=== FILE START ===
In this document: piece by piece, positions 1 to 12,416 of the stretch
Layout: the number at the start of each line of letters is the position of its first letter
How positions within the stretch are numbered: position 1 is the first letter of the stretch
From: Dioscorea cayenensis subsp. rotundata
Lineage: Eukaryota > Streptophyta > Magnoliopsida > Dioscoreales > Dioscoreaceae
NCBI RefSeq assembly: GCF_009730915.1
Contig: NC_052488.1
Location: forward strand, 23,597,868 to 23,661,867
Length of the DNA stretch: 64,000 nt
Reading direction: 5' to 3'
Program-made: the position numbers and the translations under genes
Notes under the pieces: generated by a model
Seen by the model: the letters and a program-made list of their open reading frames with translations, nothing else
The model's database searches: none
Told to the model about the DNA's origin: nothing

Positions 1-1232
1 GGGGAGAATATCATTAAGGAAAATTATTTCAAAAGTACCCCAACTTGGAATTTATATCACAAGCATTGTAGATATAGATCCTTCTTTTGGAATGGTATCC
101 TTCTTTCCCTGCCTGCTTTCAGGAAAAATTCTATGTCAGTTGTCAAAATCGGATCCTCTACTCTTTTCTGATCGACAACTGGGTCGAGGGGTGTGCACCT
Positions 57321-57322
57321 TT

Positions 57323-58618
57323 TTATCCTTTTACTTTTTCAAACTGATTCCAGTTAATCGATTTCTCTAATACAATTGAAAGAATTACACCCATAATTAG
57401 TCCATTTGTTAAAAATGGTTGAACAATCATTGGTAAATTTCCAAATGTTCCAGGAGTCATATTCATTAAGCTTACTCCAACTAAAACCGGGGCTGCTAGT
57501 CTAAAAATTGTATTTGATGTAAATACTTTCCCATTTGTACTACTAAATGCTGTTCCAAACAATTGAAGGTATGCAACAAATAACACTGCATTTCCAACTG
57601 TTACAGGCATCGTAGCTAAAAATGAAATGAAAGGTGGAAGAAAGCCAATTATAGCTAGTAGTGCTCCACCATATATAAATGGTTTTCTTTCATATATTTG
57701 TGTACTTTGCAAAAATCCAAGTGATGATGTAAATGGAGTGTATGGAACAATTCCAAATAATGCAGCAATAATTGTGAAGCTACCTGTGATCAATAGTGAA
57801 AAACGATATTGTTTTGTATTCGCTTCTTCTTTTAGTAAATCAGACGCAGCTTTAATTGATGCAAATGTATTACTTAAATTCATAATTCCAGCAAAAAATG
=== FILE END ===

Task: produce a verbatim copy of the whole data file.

In this document: piece by piece, positions 1 to 12,416 of the stretch
Layout: the number at the start of each line of letters is the position of its first letter
How positions within the stretch are numbered: position 1 is the first letter of the stretch
From: Dioscorea cayenensis subsp. rotundata
Lineage: Eukaryota > Streptophyta > Magnoliopsida > Dioscoreales > Dioscoreaceae
NCBI RefSeq assembly: GCF_009730915.1
Contig: NC_052488.1
Location: forward strand, 23,597,868 to 23,661,867
Length of the DNA stretch: 64,000 nt
Reading direction: 5' to 3'
Program-made: the position numbers and the translations under genes
Notes under the pieces: generated by a model
Seen by the model: the letters and a program-made list of their open reading frames with translations, nothing else
The model's database searches: none
Told to the model about the DNA's origin: nothing

Positions 1-1232
1 GGGGAGAATATCATTAAGGAAAATTATTTCAAAAGTACCCCAACTTGGAATTTATATCACAAGCATTGTAGATATAGATCCTTCTTTTGGAATGGTATCC
101 TTCTTTCCCTGCCTGCTTTCAGGAAAAATTCTATGTCAGTTGTCAAAATCGGATCCTCTACTCTTTTCTGATCGACAACTGGGTCGAGGGGTGTGCACCT
Positions 57321-57322
57321 TT

Positions 57323-58618
57323 TTATCCTTTTACTTTTTCAAACTGATTCCAGTTAATCGATTTCTCTAATACAATTGAAAGAATTACACCCATAATTAG
57401 TCCATTTGTTAAAAATGGTTGAACAATCATTGGTAAATTTCCAAATGTTCCAGGAGTCATATTCATTAAGCTTACTCCAACTAAAACCGGGGCTGCTAGT
57501 CTAAAAATTGTATTTGATGTAAATACTTTCCCATTTGTACTACTAAATGCTGTTCCAAACAATTGAAGGTATGCAACAAATAACACTGCATTTCCAACTG
57601 TTACAGGCATCGTAGCTAAAAATGAAATGAAAGGTGGAAGAAAGCCAATTATAGCTAGTAGTGCTCCACCATATATAAATGGTTTTCTTTCATATATTTG
57701 TGTACTTTGCAAAAATCCAAGTGATGATGTAAATGGAGTGTATGGAACAATTCCAAATAATGCAGCAATAATTGTGAAGCTACCTGTGATCAATAGTGAA
57801 AAACGATATTGTTTTGTATTCGCTTCTTCTTTTAGTAAATCAGACGCAGCTTTAATTGATGCAAATGTATTACTTAAATTCATAATTCCAGCAAAAAATG